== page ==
Creamy White by Benjamin Moore (OC-07)
Creamy White – LRV: 72.35 (LRV, or Light Reflectance Value is a scale commonly used by design professionals where 0 = absolute black and 100 is pure white.)
Creamy White by Benjamin Moore is a beautiful off-white color – it might just be my #1 overall pick for rooms with Northern light exposure! As you can probably guess from the name, this paint is luxuriously creamy, and it has a rich warm color.
The warm undertones in Benjamin Moore’s Creamy White are perfect for countering the cooling light from Northern windows.
Silver Satin by Benjamin Moore
Silver Satin – LRV: 76.35 (LRV, or Light Reflectance Value is a scale commonly used by design professionals where 0 = absolute black and 100 is pure white.)
Silver Satin by Benjamin Moore is true off-white paint color – it falls perfectly in the middle between white and gray. The color is complex and interesting.
This is a balanced color that is neither warm or cool. Plus, it doesn’t have the kind of undertones that are susceptible Northern light color shifting.
Silver Satin creates an inviting feel in any room. Here’s how Benjamin Moore describes the color on their product page:
This color is part of the Off-White Color collection. Inherently sophisticated and endlessly versatile, the Off-White collection offers subtle nuances of whites that suit tranquil, serene environments as well as creates color-enhancing accents for dynamic spaces. A compilation of 152 white and off-white colors.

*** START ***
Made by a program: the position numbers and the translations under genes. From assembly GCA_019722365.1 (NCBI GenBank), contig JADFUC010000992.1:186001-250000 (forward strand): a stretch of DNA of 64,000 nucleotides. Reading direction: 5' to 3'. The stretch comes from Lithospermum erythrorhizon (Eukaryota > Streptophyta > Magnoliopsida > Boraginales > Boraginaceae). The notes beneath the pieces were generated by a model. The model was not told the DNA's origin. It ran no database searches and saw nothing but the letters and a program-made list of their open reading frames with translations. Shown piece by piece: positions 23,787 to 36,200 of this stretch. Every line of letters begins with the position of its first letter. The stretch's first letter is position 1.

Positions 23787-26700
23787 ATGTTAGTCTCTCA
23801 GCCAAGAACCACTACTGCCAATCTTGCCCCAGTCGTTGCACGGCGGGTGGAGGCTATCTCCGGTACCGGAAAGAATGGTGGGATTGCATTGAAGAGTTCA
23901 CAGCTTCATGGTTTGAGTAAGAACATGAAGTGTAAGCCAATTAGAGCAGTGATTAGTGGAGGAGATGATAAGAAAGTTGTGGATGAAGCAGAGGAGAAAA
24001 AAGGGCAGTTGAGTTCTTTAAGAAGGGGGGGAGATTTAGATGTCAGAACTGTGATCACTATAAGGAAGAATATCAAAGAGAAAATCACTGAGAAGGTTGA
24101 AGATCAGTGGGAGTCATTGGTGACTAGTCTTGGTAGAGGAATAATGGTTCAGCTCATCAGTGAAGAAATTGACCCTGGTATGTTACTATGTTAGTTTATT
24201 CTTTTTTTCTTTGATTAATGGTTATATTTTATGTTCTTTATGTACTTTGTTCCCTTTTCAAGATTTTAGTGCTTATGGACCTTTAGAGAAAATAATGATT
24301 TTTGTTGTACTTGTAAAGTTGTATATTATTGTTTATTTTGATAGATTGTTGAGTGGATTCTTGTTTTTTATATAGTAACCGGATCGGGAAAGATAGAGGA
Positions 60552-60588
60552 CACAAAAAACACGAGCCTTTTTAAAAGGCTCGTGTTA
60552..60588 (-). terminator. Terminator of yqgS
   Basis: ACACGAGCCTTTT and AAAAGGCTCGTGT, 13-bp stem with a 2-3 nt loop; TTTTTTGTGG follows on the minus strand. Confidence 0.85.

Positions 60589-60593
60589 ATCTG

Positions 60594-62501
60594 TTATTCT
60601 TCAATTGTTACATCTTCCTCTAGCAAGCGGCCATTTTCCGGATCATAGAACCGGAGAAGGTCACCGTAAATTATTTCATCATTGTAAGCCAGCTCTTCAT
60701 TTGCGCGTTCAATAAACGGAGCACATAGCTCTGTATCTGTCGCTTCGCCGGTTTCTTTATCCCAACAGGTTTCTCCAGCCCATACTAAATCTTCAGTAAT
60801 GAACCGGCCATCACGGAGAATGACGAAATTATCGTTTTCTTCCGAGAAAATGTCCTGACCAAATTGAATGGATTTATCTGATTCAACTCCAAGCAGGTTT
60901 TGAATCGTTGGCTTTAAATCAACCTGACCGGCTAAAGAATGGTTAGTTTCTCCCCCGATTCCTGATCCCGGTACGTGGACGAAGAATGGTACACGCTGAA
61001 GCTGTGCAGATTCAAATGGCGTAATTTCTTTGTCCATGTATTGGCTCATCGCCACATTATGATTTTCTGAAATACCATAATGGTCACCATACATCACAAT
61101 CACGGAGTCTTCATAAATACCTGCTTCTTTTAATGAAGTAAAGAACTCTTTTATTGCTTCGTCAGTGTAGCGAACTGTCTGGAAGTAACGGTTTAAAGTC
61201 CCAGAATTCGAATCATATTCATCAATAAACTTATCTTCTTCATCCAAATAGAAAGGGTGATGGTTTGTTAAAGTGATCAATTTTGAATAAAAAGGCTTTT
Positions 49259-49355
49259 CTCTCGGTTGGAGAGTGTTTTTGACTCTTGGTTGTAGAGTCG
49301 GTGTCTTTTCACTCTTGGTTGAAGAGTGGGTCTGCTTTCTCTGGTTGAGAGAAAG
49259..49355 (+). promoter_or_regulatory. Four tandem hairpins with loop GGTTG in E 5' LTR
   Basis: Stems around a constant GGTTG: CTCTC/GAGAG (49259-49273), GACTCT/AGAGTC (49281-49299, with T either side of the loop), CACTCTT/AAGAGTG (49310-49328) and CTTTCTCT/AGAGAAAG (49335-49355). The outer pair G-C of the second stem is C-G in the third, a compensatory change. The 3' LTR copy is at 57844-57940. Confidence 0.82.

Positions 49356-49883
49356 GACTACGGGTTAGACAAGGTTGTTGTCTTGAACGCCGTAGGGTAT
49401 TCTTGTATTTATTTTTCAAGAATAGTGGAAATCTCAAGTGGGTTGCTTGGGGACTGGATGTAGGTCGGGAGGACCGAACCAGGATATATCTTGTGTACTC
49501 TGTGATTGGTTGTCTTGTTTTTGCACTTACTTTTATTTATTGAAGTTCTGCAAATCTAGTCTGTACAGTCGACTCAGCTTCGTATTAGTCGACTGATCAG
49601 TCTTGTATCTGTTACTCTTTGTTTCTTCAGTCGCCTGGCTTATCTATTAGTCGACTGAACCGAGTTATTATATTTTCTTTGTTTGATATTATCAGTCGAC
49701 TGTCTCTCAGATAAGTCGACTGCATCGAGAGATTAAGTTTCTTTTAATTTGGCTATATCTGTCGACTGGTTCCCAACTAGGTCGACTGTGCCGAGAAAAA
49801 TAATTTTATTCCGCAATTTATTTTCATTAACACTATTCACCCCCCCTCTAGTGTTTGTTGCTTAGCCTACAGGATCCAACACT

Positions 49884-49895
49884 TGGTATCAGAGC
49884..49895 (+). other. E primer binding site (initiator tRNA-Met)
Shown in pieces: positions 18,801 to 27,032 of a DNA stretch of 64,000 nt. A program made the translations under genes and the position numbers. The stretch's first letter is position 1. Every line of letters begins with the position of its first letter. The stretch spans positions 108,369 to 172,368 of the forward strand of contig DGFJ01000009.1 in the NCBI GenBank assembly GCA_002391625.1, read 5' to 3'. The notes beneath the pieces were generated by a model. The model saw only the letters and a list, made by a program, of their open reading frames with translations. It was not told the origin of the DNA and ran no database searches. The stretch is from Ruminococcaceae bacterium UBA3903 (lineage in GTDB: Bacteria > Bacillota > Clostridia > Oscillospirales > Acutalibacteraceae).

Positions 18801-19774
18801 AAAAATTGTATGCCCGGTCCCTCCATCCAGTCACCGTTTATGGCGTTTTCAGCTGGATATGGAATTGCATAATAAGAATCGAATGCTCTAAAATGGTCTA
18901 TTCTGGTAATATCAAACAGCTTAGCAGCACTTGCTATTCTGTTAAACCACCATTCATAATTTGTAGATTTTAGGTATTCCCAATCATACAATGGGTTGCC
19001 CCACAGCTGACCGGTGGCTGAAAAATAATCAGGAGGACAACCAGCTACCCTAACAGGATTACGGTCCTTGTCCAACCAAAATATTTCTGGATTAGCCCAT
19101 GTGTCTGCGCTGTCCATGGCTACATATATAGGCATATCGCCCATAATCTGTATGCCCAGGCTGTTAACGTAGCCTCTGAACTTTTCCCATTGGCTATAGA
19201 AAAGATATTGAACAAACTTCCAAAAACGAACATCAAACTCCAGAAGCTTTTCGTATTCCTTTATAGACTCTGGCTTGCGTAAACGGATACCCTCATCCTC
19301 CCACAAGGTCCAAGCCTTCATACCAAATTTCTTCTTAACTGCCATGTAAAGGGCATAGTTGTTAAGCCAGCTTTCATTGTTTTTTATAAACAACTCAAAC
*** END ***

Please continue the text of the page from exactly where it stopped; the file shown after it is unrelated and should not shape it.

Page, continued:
Best Gray Paint Colors For North Facing Rooms
Gray paint can look amazing in a North facing room. However, gray is riskier than White, or Off-White. Gray colors are inherently darker, and have a tendency to shift strongly towards purple, blue, or green with the right combination of undertones and Northern light.
But you know what they say – no risk, no reward. If you like the idea of painting a room gray, don’t let Northern light scare you off. It’s always important to test paint samples in your home, but with gray paint colors, it’s an ABSOLUTE MUST. Peel-and-stick vinyl paint samples from Samplize make it so easy to try out paint colors in your home!